HEMP HOUSE project

Hi Everyone,

   I'm going to archive the Hemp House process here on this page. Come back and visit often to see how the house is progressing!

Jan. 31, 2016:

On another front, I'm very pleased to announce that I've been invited to create a very special object for an important conference on Industrial hemp that will be taking place at the end of this month. You can read about the program here: http://www.hempnycity.com

The Faerie house that I am building for the raffle is going to be really special because except for the base, and for the lights, I hope to make the ENTIRE house out of hemp and 100% hemp products!  I've been gathering my materials for several weeks now and will go into greater details about them in my next blog, but for now I can show you the base and some of my sketches just to let you in on the process if you want to come along for the journey.  

The hemp papers, twine, yarn, stalks and fibers that I've gathered and that growers have kindly donated (BIG thanks to Joel at Vermont Hemp Company ) are now all here and I've been examining the plant materials especially for inspiration. The first thing I've realized is that the plant is very robust and grows strong and straight, for the most part, so the house will need to reflect some of those qualities. But, they are also rather fragile for my construction purposes as I plan to use a lot of paper for this construction so I decided to begin building my structure on a solid base to give the piece some stability and mass. I chose a very blonde Cypress root for the upright part of the base and a special slab of Buck-eye hardwood for the horizontal base. These two pieces of wood should compliment the hemp materials nicely in terms of colour and solidity. I love the upward movement in the Cypress root.
Here they are as they will be fitted together soon:
The hemp house is going to be a tree house of sorts. I wanted to make something that was unconventional and seemed to defy gravity a bit...looking a bit rebellious seemed like a good attribute to try and bring into the piece!  I made some sketches here:

 But these are just ideas... everything can change once I get going and see what these materials can and cannot "do" for the design. I can't wait to get started!  I'll keep you posted on this project as best I can. If you want to buy a raffle ticket for the house, you can do so here: http://www.hempnycity.com/#!raffle/pyxfm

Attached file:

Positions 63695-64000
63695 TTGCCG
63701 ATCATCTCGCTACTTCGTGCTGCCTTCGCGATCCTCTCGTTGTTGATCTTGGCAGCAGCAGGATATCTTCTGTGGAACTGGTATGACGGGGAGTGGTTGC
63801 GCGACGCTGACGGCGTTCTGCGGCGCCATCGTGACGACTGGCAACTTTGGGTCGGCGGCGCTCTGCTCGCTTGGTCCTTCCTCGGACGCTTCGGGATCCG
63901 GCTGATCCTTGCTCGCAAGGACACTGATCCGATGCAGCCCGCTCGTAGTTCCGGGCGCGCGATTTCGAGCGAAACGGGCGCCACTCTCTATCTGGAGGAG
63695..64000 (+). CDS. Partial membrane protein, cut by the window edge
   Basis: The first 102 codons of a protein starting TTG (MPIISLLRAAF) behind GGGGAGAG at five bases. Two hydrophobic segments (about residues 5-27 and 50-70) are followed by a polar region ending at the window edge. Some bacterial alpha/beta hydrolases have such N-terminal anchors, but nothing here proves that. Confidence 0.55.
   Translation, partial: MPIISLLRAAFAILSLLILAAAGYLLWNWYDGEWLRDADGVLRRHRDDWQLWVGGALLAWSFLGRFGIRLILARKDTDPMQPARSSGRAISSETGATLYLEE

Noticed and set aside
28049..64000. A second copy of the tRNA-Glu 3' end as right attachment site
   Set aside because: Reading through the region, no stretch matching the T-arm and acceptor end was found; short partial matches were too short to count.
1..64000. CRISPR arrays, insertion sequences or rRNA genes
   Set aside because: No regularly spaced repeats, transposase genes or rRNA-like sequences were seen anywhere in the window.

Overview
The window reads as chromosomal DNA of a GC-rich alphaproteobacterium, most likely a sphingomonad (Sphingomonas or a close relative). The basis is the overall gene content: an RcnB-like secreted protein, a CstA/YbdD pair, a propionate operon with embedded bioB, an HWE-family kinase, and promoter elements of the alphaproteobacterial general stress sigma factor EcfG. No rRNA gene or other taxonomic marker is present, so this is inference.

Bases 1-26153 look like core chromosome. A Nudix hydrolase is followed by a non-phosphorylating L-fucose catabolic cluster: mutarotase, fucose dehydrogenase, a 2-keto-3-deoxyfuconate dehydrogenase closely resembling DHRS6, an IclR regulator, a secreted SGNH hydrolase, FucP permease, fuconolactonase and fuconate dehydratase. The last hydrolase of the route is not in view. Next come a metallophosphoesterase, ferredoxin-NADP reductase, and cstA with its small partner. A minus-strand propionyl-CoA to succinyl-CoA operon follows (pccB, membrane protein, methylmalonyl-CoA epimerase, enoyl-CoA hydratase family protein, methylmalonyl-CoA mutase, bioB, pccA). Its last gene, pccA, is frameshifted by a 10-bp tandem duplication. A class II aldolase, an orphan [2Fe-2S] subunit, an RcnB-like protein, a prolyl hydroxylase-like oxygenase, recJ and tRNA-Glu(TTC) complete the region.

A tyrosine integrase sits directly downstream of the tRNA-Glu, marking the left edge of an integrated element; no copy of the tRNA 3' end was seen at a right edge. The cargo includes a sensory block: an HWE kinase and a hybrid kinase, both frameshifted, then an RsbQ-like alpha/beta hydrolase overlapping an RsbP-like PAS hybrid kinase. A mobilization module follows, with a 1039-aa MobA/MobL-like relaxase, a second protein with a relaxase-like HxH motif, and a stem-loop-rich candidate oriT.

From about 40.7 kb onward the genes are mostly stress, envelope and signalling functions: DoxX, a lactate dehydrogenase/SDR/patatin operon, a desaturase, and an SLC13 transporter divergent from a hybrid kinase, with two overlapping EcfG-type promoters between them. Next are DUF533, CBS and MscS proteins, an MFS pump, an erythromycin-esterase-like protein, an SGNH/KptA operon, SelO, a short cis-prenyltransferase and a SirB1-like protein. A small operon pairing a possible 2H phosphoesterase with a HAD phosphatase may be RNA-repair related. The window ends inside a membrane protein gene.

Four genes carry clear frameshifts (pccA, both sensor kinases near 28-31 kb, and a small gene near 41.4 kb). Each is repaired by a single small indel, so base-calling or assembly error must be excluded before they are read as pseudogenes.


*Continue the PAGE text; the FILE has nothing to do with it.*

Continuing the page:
(PLEASE NOTE; the photo they are using is NOT the house they are raffling ...the house I am building right now will be the prize! )

That is all for now... I gotta get building! 

Hemp House project Step 2:

Now that I have my basic design concepts it is time for me to gather my materials and do some research. This project is quite different from my usual work because I've never worked with hemp before so I have no previous experience upon which to draw to help me get started... it is all new to me. Here are some examples of the materials that I received from Joel at Vermont Hemp Company:

 I'm sure you're wondering how in the world is this going to become a Faerie House. This is what is so much fun and so challenging about the project!

I realized that I might want to bring in a bit of color so I ordered some hemp cording that is often used in jewelry-making. There were several different thicknesses to consider and the color ranges too. I found a nice assortment at an online shop and made my order:

I also found several different selections of hemp paper from other suppliers which I gathered and collected. One paper had to be ordered from Japan (I hope it gets here in time!)

Since I had never worked with these materials before, I needed to do a bit of testing. But before that, I just sat with the materials and let it speak to me. I smelled the fibers. I rubbed the rough strands and soft cottony material on my cheek. I nibbled on the seeds, chomped on some stems and explored the materials by bending, playing, breaking and stretching any and all of the pieces I had. It was very educational and inspiring!

  One surprise was that the structure of the very dense woody stem is not square, but is diamond-shaped in cross-section. Here is a photo of a larger stem which I cut with a very fine-toothed saw: